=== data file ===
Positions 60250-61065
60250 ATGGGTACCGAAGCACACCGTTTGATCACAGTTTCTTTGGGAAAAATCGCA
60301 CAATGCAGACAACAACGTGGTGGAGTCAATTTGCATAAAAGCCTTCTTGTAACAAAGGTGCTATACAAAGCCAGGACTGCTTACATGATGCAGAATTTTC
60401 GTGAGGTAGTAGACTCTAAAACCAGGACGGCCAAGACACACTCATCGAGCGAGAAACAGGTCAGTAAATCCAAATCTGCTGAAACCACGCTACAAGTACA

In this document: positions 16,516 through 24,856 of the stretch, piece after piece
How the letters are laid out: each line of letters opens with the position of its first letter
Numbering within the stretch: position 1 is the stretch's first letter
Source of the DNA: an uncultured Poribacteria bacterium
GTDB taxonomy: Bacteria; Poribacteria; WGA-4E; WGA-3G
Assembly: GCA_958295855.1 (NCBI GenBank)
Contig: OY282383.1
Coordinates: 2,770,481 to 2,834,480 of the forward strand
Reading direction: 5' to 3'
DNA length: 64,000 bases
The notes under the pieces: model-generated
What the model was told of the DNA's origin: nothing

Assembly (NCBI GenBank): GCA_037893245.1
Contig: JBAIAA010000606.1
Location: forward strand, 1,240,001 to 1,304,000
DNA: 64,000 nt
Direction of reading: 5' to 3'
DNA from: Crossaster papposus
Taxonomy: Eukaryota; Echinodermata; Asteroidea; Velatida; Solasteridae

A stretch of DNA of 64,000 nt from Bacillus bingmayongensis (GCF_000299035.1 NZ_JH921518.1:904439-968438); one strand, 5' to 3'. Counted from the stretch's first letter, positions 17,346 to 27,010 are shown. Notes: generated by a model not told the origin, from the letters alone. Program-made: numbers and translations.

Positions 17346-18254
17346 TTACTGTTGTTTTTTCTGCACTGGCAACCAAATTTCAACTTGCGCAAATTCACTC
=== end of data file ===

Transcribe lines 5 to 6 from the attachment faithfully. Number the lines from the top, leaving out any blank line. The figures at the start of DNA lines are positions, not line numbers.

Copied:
In this document: positions 16,516 through 24,856 of the stretch, piece after piece
How the letters are laid out: each line of letters opens with the position of its first letter